My next tip: entertainment. As great as train travel is, unless you’re the type to be entertained by looking at the back of another chair, watching people walk the aisles, or trying to make out images in the dark through the window, you’re going get very bored very quickly;  to say nothing of any children you happen to have with you. Laptops, Tablets, smartphones, books, and toys are a must have. Wi-Fi was almost non-existent on the train we took, but I hear they are getting better. Just remember that if you have kids, keep them occupied first and foremost. We made the mistake of leaving our kid’s pacifier behind (the one he uses to go to sleep), and spent the rest of the trip trying to replace it. Another tip is your seat location on the train. Unlike airplanes and such, you do not choose where you sit unless you sprang to have your own cabin or something. Instead, the attendants seated you based on the number of people in your party and seats available. While the seats are surprisingly roomy (this coming from a guy that is 6’1”) try to get one of the handicap seats if they are not being used. Every car has eight designated seats for the handicap, four on each end. If you can, ask for the two away from the restroom, there is more than enough room to navigate and store items; also, kids can play without disturbing the other passengers. Just be aware that you may have to move if someone actually needs them. Finally, when we got to Orlando, we made the costly mistake of grabbing a taxi to get to the port instead of looking for a shuttle. Most transit stations usually have shuttles that will take you where you need to go, its guaranteed business for them to work with the stations rather than freelance. Since we were short on time, we grabbed a cab; the one-hour trip to the docks cost us nearly $180! When we returned from the cruise, we found a ride back to the train station on a shuttle bus that only costs $40.

Checking in to board the ship was no different from checking in at an airport, and just as frustrating. Like an airport, you will have to be scanned, put all your belongings on an x-ray conveyer belt, check your large luggage, and so on. The main difference here is that passports were involved. Strangely enough, there were plenty of people being turned away from discrepancies with their paperwork. I could not imagine coming so far, only to be told something was wrong at the end. Make sure you have valid identification, passports, and any other paperwork you may need in hand while you go to get your boarding passes. Cruise ships are held to strict schedules, and have no problems leaving people behind to meet them. Therefore, aside from that, the main tip here would be to arrive early and be prepared. Visit the cruise liner’s website to be sure you have everything in hand upon arrival.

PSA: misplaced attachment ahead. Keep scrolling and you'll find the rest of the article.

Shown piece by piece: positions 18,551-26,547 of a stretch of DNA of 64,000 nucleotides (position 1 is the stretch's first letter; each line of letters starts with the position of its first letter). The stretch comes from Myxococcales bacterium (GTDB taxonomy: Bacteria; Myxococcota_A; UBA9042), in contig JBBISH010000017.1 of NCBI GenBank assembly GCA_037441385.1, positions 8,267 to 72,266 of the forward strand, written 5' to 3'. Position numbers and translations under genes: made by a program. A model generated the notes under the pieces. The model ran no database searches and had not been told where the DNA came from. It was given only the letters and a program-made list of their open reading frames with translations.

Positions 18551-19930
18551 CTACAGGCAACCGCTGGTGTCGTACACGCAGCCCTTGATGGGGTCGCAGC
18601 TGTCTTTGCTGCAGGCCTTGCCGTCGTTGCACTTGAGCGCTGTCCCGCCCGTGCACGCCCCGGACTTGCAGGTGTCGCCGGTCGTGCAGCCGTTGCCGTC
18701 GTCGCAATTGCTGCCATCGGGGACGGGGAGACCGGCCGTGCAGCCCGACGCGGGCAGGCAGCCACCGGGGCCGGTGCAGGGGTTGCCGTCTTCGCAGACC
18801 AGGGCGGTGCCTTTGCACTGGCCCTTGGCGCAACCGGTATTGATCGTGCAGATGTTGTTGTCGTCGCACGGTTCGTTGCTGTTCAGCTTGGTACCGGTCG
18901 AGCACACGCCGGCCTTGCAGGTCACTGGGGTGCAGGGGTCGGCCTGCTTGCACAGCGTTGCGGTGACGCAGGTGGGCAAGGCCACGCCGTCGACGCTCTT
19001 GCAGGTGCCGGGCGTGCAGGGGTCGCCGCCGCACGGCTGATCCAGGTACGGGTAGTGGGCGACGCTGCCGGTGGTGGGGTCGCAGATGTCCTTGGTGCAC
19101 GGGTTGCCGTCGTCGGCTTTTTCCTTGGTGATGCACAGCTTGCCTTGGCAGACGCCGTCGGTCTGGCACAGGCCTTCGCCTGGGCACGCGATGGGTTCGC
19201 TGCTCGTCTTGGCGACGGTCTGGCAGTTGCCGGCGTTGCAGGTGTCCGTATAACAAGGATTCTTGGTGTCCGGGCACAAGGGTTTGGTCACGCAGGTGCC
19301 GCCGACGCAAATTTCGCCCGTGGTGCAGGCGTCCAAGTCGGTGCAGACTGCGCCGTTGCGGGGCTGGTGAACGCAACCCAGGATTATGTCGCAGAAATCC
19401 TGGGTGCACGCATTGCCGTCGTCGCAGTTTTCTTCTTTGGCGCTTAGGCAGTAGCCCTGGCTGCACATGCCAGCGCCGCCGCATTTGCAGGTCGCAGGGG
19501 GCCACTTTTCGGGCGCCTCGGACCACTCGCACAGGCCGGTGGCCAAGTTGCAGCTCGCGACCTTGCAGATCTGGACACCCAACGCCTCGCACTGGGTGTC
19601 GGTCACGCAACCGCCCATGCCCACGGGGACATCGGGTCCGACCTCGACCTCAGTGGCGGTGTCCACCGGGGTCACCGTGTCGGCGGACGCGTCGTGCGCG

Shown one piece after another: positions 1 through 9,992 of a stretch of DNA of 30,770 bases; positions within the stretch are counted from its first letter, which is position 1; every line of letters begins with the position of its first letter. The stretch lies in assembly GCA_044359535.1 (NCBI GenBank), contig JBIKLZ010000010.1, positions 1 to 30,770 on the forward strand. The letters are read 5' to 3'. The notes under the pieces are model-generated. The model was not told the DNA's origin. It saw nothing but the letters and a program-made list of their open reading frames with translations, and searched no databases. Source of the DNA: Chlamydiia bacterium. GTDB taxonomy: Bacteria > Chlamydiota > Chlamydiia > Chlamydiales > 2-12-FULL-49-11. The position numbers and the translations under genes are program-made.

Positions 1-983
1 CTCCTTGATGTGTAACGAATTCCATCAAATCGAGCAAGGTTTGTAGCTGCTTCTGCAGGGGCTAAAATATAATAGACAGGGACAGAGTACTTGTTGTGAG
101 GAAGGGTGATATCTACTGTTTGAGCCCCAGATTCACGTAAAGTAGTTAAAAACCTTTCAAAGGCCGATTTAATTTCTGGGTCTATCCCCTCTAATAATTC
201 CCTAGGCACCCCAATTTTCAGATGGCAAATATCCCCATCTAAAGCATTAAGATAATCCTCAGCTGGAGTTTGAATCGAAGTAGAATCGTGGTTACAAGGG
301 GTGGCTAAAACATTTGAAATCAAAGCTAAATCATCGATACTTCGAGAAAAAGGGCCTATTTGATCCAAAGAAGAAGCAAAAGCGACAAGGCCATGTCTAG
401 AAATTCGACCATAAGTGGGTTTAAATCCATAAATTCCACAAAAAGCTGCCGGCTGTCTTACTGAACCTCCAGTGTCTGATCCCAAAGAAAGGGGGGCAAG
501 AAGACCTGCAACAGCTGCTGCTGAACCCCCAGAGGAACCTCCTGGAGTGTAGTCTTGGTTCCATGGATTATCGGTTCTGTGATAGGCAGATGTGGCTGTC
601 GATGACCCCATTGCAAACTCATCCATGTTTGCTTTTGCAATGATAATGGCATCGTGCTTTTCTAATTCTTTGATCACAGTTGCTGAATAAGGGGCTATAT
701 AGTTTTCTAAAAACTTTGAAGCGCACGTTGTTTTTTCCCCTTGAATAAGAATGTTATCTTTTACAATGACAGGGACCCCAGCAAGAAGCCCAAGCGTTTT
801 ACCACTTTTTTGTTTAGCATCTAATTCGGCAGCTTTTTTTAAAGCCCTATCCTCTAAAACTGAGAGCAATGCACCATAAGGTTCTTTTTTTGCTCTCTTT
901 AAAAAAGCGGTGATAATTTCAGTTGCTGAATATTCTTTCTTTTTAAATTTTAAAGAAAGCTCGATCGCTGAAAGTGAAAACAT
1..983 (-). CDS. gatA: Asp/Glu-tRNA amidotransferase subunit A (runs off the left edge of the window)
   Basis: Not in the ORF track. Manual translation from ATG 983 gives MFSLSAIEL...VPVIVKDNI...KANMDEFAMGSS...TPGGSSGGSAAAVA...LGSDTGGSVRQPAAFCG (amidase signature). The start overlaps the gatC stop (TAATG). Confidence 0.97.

Ship LobbyCredit: Ebon13

The final lessons learned where on the ship itself. First, when we got to our room, we had a mini fridge stocked with water and soda. After paying $1,000 a person (and yes that includes our 1yr old), I figured that they had to be complimentary. The bill at the end o the trip would tell me how wrong I was. Nothing consumable in the room is free, so along with the snacks you already have, be sure you have some kind of refreshments; bottled water is recommended. Speaking of water, while you are on the open sea, you will begin to realize how precious water is. Aside from the restaurants, everyone charges for it, and it can be pretty expensive by normal standards. The ship had a soda package that was offered on the first day that I really wished we had jumped on. Essentially, the deal is that for about $20 per person, you get a micro-chipped cup that can be used to refill at the soda fountains located all around the ship. The fountains will not work without the microchip, period. Now at the time, I thought that it was some kind of swindle, and did not go for it, but by the end of the trip, I was kicking myself. Having to constantly go to the restaurants to refill bottles and take them back to the room got old fast.